Bible Truth Examiner


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Scriptures are cited from the King James (Authorized) Version, unless stated otherwise.

Approbativeness may be defined as the desire for others’ approval, the love for others’ appreciation, the longing for others’ praise, the craving for others’ esteem, the wish for others’ good opinion, etc. Self-esteem and approbativeness have similar qualities. The difference is that self-esteem desires to think well of self, whereas approbativeness desires others to think well of one.

The Elements of Approbativeness

Approbativeness contains three elements, which are:

(1.) The desire for others’ confidence in us.

(2.) The desire for others’ satisfaction with us.

(3.) The desire for others’ respect for us.

Our subject will become clearer by considering its opposite, which is disapprobativeness – a dislike of others’ appreciation, approval, praise, good opinion, esteem, etc. Approbativeness rightly exercised is a part of the Divine image in man, so its opposite is an evil quality. The only exception is when people disapprove of us because of our loyalty to Truth, righteousness and holiness.

The Exaggeration and Abuse of Approbativeness

Exaggerated approbativeness leads to pomposity, to showing off, to the desire to shine, to occupy the center of the stage, to attract special attention to oneself and to be made the object of adulation, praise and popularity. Its abuse makes some resort to vulgar adornment of overdone cosmetics, jewels, garments and coiffure and to the ostentatious display of wealth, possessions, position, achievement, influence and rank. The other side of its exaggeration is that when it is denied the attention, praise, appreciation, esteem, confidence, satisfaction and respect that it craves from others, it often becomes extremely sensitive, which makes it often deeply resentful.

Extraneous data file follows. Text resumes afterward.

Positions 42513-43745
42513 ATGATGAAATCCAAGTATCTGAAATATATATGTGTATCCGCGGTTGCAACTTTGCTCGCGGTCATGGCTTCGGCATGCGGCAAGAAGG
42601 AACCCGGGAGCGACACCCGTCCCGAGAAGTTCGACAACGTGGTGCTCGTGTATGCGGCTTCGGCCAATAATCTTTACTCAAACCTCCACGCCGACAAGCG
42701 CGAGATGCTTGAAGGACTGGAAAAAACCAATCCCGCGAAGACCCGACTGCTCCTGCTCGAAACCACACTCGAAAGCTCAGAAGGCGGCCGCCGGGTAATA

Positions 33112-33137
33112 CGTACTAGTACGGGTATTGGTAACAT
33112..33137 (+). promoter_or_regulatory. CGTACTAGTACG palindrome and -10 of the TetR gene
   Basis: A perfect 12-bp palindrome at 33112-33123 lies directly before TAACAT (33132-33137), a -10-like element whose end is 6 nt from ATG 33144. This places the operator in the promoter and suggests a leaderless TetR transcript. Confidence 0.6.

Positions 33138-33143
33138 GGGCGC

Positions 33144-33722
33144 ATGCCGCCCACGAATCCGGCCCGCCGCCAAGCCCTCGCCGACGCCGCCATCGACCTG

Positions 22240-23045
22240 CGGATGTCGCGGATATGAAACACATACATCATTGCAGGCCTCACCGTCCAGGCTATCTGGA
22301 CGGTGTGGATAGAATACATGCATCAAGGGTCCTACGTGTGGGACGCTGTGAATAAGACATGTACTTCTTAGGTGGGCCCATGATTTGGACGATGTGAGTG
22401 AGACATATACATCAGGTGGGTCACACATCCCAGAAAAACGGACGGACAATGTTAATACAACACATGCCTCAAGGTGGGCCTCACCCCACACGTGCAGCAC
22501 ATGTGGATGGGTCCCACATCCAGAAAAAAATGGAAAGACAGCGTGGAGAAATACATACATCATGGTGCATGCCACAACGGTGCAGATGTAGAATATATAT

The Scriptures condemn its exaggeration and abuse. In the sermon on the mount, Jesus speaks of that abuse of approbativeness that does alms to show off: “Take heed that ye do not your alms before men, to be seen of them: otherwise ye have no reward of your Father which is in heaven. Therefore when thou doest thine alms, do not sound a trumpet before thee, as the hypocrites do in the synagogues and in the streets, that they may have glory of men. Verily I say unto you, They have their reward” (Matthew 6: 1, 2). Then He explains the way to overcome this form of showing off in verses 3, 4: “But when thou doest alms, let not thy left hand know what thy right hand doeth: That thine alms may be in secret: and thy Father which seeth in secret himself shall reward thee openly.”

The Function of Approbativeness

Approbativeness does have a proper use. A Scriptural example is Romans 14: 18: “He that in these things serveth Christ is acceptable to God, and approved of [the] men.” Here approbativeness exercised toward the good, who are meant by the expression, the men, is commended.

Its proper use toward God is that we should earnestly long for His approval of us, His confidence in us, His delight in us, His satisfaction with us, His respect for us, and we should act so as to win these.

Similarly, we may use it toward our fellow man. Although we should never seek to exercise approbativeness as an end in itself, we should seek the approval of man whenever that will enable us better to influence him toward Truth, righteousness and holiness.

Approbativeness can also be either absent, or quite lacking, so that we do not desire God’s or man’s approval. If such be the case, let us recognize that we have a blemish in our disposition, and seek to put forth effort to cure the deficiency, by cultivating a proper approbativeness.

The Advantages of Approbativeness

(1.) It is advantageous toward God, for undoubtedly He is pleased when He sees that we desire his approval. His interests are also forwarded by our exercising a proper approbativeness. As a result, He is glorified and honored.

(2.) We as God’s children are benefited by a proper exercise of it in our own selves. It uplifts our own character and helps us discharge our duties, responsibilities and privileges toward others.

(3.) The proper use of it on our part blesses others. Our good influence will contribute to their growth in knowledge and character, if they are already the Lord’s people. If they are not such, it will influence them favorably toward the Lord; and if in this Age they do not come out wholeheartedly on the Lord’s side, the good impression made on them will produce fruits in the next Age.